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Al Jazeera English’s China correspondent, Melissa Chan, has been expelled from the People’s Republic after five years in the country.
The TV station’s English arm today announced it has closed its Beijing bureau after the Chinese authorities refused to renew Chan’s press credentials or grant a visa for a replacement correspondent. Chan, a US citizen, is said to be the first reporter in 14 years to be ejected from China.
During Chan’s five years in China she covered a vast range of topics, including environment, foreign policy, economics, social justice and labour rights. She produced several reports on China’s secret “black jails”, and in 2010 was blocked by Chinese authorities from visiting Liu Xia, the wife of jailed Chinese Nobel Peace Prize winner Liu Xiaobo.
It is still not entirely clear what prompted Chan’s expulsion, but according to the Foreign Correspondents’ Club of China(FCCC), Chinese officials had “expressed anger” at a documentary the channel aired last November. Chan was not involved in the making of Prison Slaves which investigated camps in which prisoners were said to be forced into manual labour.
“They have also expressed unhappiness with the general editorial content on Al Jazeera English and accused Ms Chan of violating rules and regulations that they have not specified,” the FCCC said in a statement on its website.
The group said it was “appalled” by the decision, calling it “the most extreme example of a recent pattern of using journalist visas in an attempt to censor and intimidate foreign correspondents in China”.
Findings from an FCCC survey point to Chan’s expulsion being part of a worrying climate for reporters in the People’s Republic. The group says that:
Praise for Chan’s work was widespread today. “She served as a voice for the voiceless, often putting herself in dangerous positions to get stories of injustice out in the open,” Charles Custer of ChinaGeeks said in a blogpost today, noting how much of Chan’s reporting focused on local stories rather than those of central government.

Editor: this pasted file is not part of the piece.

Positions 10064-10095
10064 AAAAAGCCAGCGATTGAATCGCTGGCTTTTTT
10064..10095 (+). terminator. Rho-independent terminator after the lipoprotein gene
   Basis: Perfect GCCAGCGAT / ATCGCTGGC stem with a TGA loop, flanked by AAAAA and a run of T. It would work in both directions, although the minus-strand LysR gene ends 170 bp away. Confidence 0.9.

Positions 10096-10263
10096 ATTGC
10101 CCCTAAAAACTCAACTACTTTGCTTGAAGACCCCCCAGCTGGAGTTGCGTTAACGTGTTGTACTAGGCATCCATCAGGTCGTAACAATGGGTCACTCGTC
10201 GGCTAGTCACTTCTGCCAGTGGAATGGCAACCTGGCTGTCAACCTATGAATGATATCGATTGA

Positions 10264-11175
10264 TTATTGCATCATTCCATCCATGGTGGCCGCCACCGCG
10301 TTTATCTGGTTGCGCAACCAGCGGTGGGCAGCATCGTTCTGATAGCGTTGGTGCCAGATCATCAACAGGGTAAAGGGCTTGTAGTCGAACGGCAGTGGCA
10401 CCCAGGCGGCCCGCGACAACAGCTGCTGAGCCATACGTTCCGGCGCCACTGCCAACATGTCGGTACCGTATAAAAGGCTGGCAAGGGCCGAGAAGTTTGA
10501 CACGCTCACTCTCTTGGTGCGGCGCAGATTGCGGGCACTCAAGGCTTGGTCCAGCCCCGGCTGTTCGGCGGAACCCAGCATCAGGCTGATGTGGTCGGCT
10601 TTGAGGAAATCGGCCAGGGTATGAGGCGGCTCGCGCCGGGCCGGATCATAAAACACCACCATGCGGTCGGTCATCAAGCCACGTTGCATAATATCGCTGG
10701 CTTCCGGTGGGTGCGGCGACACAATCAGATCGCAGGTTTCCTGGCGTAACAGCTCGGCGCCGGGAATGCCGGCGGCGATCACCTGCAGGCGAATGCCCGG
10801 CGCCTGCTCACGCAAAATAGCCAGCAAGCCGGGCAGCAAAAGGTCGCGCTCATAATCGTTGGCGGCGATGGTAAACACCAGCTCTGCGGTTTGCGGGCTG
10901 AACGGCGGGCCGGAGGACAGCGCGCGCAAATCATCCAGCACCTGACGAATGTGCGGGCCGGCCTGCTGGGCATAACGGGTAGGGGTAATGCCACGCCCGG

“Her removal is an embarrassment, the childish retribution of a government it seems is perpetually more concerned with silencing problems than with solving them,” Custer added.
Evan Osnos of the New Yorker was in agreement, arguing that the move “revives a Soviet-era strategy that will undermine its own efforts to project soft power and shows a spirit of self-delusion that does not bode well for China’s ability to address the problems that imperil its future”.
Mark MacKinnon of the Globe and Mail also highlighted the significance of Chan’s case for Chinese reporters:
This false freedom given to reporters working in China is much more important than Melissa’s case or the careers of any of the foreign correspondents based in China. What’s at stake is not only the outside world’s (already poor) understanding of this rising but paranoid superpower, but also the future of journalism inside China. Chinese journalists have told me that they watch the foreign correspondents with envy, wishing they could report about their own country as freely as we do. Our fight to do our job is intertwined with their fight to do theirs.
Al Jazeera said today that its media network will continue to work with Chinese authorities in order to reopen its Beijing bureau.
“We are committed to our coverage of China. Just as China news services cover the world freely we would expect that same freedom in China for any Al Jazeera journalist,” Salah Negm, director of news at Al Jazeera English, said in a statement.